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We're joined by EJ Kimball, a senior advisor at the Middle East Forum. EJ, thanks for joining us. The U.S. is making a very clear, very public warning. Is this unusual, what is the strategy here?

Well, thank you for having me on tonight. I think this response is actually indicative of the Trump administration approach. President Trump when he was a candidate was very clear that he was going to destroy ISIS, he was going to eliminate their strongholds. He directed his secretary of defense to develop a plan. They're implementing that plan.

And when it comes to the issue of chemical weapons in Syria, he made it very clear in April with his response [to a Syrian regime chemical weapons attack] that that's a red line that he will not allow to be crossed. And if it is, he's going to respond harshly.

And I think what we're seeing right now is the United States getting close to reaching its objective in regards to ISIS. And now we're looking at what the post-ISIS area is going to look like afterwards, and it's not an area that we want Russia, Iran, and the Assad regime to be able to control.

As you said, this is really the president drawing a red line. What would that "heavy price" that he is threatening be? What kind of action do you anticipate the U.S. taking?

The U.S. launched cruise missile strikes on a Syria air base in response to a regime chemical weapons attack in April.

Well, I can't judge what President Trump is going to do. However, the one lesson that I think we've learned early on with President Trump is that when he has threatened an action, he is following through on those threats.

I don't believe that this is an idle threat. I don't believe this is a fake line in the sand. I believe he is serious that if chemical weapons are used there will be a harsh response that will cause damage not just to the Assad regime, but also to Iran and Russia who are supporting [it].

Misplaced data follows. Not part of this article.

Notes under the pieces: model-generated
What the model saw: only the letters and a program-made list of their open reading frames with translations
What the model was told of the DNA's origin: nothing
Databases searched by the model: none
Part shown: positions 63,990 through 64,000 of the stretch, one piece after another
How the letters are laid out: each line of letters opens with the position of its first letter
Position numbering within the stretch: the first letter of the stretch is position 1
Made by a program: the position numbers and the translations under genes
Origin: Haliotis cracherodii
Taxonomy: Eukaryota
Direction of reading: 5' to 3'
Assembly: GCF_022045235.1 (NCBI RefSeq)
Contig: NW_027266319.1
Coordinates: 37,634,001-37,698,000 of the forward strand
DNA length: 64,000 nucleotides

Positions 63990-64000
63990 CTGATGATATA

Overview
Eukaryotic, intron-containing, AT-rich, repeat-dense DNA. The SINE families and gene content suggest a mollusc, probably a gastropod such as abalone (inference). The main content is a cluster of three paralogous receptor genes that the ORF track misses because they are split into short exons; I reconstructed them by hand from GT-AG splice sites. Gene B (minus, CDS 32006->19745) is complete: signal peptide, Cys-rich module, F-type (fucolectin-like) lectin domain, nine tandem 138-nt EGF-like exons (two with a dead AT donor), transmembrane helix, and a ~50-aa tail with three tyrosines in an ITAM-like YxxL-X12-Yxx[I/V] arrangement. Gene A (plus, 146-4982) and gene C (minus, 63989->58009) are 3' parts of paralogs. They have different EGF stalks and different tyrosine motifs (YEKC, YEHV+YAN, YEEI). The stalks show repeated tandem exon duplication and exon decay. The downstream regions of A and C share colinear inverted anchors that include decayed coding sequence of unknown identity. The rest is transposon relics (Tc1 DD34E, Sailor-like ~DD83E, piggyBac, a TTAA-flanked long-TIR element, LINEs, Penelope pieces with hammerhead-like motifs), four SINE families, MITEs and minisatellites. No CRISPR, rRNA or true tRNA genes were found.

If chemical weapons are not indeed used, to your point that this could be about carving territories in Syria as the conflict, at least with ISIS, seems to see some hope of resolution, what can you expect from the U.S. and Russia as the tensions have been escalating?

At the moment, I don't believe that there will be an escalation directly between the U.S. and Russia, meaning U.S. and Russian forces fighting it out. I think there is a bigger issue here, which is the nonproliferation regime and the use of chemical weapons in war, which has been banned for nearly a century. This is an issue that the Syrian regime has violated. The Russians were supposedly getting rid of all of those chemical weapons a few years ago. Clearly that has not happened. And in order to preserve this nonproliferation regime and prevent the use of WMDs in war, we need to enforce the laws that are on the books. Otherwise what's the point of having these nonproliferation agreements.

Clearly the Obama diplomacy failed here if indeed the stockpiles do exist. So, how do you enforce them, and how do you make sure that these chemical weapons do not get into even worse hands? Who should be doing that?

Well, unfortunately the party that is going to have to do that is the United States, unless the other international actors in the international community will step up. The United Kingdom [and] France have both called for essentially a red line on another use of chemical weapons.

"The United States is the force for good in the world, and we need to step up."

It will have to be seen whether those weapons are used and whether or not they form a strong coalition to remove those weapons, but you have the issue of Russia and its ability to veto anything in the UN Security Council to implement it.

I think that ultimately we need to look at the United States as a force for good in the world. And the use of chemical weapons is not to be allowed. We need to enforce those and protect people from the horrific crime of using chemical weapons.

Do you think the U.S. should be playing the role of the world's police force, especially considering that the president pushed a more isolationist approach during the campaign, putting America first.

It would be great if the world would stand up and stop this from happening. Unfortunately the world has not acted. And when the world will not act, someone needs to. And the United States is the force for good in the world, and we need to step up and stand up for American exceptionalism, and prevent these atrocities from happening. And if the world won't stand up and stand up to the Assad regime and prevent them from using these chemical weapons, if the Russians won't prevent these chemical weapons from being used, we need to stop it.